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Friday, December 4, 2009
Amanda Knox verdict vindicates prosecutor who thought the unthinkable
Case closed.” They are the words that almost came back to haunt the prosecution. Now they carry some truth.
The conviction of Amanda Knox and Raffaele Sollecito is a vindication of the strategy of Giuliano Mignini, the chief prosecutor, who battled doubts about his reconstruction of the crime as they mounted during the 11-month trial.
Mr Mignini’s supporters in Perugia said that he immediately saw beyond the obvious solution of a single killer and “thought the unthinkable”. His critics say that he constructed a case far too hastily, almost as soon as Knox and Sollecito were arrested, proclaiming that it was “case closed” — a sentiment echoed by Edgardo Giobbi, the chief police investigator, who declared at the start: “We were able to establish guilt by closely observing the suspects’ psychological and behavioural reactions during the interrogations.”
A main thrust of the prosecution case was the DNA testing carried out by Patrizia Stefanoni, a police scientist. They had to overcome defence claims that the DNA found was too contaminated or too insignificant to be usable — in particular traces on a kitchen knife found at Sollecito’s flat, which the prosecution said had Knox’s DNA near the handle and Ms Kercher’s at the tip.
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In the tests the DNA was amplified and analysed using electrophoresis, a graph consisting of a series of peaks creating a DNA “fingerprint”. The prosecution said that DNA taken from the knife blade produced a series of peaks that matched Ms Kercher’s DNA, while DNA from the handle produced peaks that matched Knox’s.
However, the defence replied that those peaks needed to be above a certain threshold to be reliable — a minimum of 150 relative fluorescence units (RFUs), as it is described. Most of the peaks on the knife DNA were below 50 RFUs — and that meant they were untrustworthy.
Then there was the bra drama. Doubts also arose over a clasp from Ms Kercher’s bra which, the prosecution claimed, had Sollecito’s DNA on it. The court was treated to the sight of Manuela Comodi, the deputy prosecutor, bringing in her own bra to show how it could have been ripped off in the assault. But the bra fragment, the defence argued, was found only in a police search in December, by which time it had been hopelessly contaminated.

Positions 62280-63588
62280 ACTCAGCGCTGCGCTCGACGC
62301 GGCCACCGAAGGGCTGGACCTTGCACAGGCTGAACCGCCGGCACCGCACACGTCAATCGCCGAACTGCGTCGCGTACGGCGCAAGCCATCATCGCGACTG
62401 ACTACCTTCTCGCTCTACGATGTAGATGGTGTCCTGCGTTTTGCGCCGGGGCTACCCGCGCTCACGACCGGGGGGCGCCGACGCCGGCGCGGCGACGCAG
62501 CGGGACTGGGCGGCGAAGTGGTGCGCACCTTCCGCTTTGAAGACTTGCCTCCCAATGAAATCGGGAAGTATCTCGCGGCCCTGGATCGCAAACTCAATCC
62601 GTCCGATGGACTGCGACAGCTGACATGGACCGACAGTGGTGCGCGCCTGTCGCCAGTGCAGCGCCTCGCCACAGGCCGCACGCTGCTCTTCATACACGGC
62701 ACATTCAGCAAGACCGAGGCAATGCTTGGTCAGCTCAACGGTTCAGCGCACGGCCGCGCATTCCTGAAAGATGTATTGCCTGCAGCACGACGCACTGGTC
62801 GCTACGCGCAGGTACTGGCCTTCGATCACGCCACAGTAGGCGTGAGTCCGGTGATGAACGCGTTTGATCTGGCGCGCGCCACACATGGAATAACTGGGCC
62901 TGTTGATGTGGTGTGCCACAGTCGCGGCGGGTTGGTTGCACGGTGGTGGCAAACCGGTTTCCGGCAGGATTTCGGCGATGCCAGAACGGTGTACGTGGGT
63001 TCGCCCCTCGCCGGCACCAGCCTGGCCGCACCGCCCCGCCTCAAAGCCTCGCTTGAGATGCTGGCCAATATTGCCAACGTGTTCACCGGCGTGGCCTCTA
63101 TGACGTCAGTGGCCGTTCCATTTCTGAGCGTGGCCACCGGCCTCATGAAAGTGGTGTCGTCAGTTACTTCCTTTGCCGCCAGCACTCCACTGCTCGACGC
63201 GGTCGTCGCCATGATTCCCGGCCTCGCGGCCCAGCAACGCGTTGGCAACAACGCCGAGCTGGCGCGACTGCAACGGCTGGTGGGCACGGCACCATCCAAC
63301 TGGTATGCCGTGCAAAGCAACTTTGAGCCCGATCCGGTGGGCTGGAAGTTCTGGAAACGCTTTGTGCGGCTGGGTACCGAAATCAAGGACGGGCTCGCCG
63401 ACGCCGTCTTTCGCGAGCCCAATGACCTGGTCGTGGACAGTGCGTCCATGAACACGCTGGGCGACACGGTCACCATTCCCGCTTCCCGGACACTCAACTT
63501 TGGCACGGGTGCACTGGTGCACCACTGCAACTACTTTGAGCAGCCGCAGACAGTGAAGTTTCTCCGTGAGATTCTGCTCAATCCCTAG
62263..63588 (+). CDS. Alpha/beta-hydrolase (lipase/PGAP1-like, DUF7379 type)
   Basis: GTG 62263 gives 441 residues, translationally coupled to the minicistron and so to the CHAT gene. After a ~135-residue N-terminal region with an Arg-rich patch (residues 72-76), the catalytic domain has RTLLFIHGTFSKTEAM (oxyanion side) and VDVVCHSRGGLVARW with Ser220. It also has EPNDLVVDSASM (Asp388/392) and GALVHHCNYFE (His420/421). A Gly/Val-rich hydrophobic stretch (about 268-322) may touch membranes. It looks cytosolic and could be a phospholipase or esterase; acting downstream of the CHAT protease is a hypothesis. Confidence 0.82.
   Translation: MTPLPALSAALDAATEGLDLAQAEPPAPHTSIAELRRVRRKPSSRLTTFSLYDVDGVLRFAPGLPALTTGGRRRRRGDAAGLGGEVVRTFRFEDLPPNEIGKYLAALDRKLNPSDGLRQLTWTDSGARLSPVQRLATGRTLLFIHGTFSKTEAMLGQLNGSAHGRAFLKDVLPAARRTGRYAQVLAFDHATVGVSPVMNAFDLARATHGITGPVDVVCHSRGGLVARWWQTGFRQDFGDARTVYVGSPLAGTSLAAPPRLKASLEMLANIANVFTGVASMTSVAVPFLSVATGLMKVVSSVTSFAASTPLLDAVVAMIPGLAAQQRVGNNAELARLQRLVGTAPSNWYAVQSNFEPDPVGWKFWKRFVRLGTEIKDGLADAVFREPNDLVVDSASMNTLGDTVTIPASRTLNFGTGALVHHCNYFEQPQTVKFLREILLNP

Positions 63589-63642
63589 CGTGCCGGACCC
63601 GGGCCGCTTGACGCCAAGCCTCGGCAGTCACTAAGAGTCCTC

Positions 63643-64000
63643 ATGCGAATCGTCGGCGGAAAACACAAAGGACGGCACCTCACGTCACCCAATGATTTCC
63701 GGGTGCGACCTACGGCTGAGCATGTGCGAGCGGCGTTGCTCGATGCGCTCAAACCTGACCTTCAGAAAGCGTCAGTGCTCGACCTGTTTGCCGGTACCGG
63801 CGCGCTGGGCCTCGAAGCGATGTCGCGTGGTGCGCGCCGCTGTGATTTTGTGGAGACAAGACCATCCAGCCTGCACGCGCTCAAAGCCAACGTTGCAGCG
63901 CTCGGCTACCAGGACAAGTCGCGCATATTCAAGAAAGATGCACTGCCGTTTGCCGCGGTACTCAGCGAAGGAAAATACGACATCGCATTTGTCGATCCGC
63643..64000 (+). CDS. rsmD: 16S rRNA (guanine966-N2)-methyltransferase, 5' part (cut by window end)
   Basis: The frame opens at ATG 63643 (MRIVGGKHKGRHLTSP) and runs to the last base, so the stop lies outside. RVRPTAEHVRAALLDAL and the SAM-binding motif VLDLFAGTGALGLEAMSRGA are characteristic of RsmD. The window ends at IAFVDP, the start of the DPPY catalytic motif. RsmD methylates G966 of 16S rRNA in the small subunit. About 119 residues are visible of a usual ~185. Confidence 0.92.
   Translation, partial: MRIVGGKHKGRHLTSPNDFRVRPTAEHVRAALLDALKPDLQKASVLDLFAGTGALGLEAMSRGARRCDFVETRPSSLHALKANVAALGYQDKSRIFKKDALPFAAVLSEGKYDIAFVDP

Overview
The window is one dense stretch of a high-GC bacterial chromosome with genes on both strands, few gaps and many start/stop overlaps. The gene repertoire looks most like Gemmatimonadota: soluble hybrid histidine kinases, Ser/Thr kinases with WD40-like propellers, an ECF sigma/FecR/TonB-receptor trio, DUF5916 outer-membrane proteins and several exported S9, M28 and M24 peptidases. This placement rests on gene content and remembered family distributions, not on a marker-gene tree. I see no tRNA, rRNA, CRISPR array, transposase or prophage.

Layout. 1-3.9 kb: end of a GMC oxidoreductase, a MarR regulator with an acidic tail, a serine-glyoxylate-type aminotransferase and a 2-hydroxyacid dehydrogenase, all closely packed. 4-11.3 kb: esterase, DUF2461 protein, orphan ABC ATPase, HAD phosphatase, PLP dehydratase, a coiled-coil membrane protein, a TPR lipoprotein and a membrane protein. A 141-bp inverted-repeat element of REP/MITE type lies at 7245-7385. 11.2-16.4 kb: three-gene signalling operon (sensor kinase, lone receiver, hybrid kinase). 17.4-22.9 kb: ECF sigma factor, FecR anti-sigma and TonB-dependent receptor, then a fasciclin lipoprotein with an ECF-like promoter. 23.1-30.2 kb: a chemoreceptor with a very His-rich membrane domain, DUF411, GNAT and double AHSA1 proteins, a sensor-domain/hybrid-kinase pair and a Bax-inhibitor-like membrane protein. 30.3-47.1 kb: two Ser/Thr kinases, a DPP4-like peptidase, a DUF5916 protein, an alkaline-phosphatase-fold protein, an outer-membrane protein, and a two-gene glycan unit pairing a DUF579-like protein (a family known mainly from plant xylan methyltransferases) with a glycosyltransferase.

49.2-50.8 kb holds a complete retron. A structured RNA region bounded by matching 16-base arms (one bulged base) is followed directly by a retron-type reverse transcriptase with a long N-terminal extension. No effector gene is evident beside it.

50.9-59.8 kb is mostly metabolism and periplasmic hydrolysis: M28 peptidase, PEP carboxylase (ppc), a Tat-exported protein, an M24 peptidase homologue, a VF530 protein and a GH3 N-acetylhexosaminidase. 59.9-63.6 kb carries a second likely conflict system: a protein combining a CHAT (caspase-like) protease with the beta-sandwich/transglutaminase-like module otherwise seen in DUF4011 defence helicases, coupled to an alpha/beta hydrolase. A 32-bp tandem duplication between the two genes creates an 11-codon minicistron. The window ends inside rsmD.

All along the defence tried to claim that the murder was the act of one man: Rudy Guede, an Ivory Coast immigrant who fled to Germany but was arrested and extradited back to Italy. Last year Guede was given a 30-year sentence under fast-track procedures.
Neither Sollecito’s nor Knox’s DNA was found on the rest of the bra, or on Ms Kercher’s body — unlike Guede’s DNA. But the prosecution claimed that bare footprints found at the crime scene were theirs, that Ms Kercher’s blood was mixed with Knox’s in a basin and on a tap, and that Knox and Sollecito had smashed a window to simulate a break-in.
To the claim that there was a lack of an obvious motive, Mr Mignini replied that Knox had acted out of “hatred and revenge” after falling out with Ms Kercher over drugs, missing cash, hygiene issues, and the “strange men” Knox brought home.
He said that what started as an act of petty payback escalated into a bloody scene which could only be covered up by silencing Ms Kercher for good. But even Miss Comodi was forced to observe in her closing remarks: “We live in an era of violence without motive.”
Knox’s lawyers said Guede had acted alone — even though he claimed he had been in the bathroom of the cottage with his iPod on during the killing and on emerging had seen a man resembling Sollecito standing over the body with a knife and the “outline” of Knox fleeing the scene.
In the end, however, the judges and jury were convinced by the prosecution’s reconstruction and by a host of testimony concerning Knox’s strange behaviour after the murder — her boasting that she had “found” the body, her knowledge of the details of the crime scene, her lifestyle in Perugia, the fact that she and Sollecito turned off their mobile phones that night, her tendency to change her story, and Sollecito’s inability to remember whether Knox had been with him all night at his flat — as she claimed — because they were smoking hashish.
Above all, the jurors may have been swayed by Miss Comodi, who said as the trial neared its end that “beyond reasonable doubt” did not mean “absolute truth”, which was the preserve of God alone. Rather, it meant that the jurors had to be convinced by the “force of logic” of the prosecution case, which had been accepted by investigating magistrates, the pre-trial judge and the judge in the Guede trial. In the end, that logic prevailed.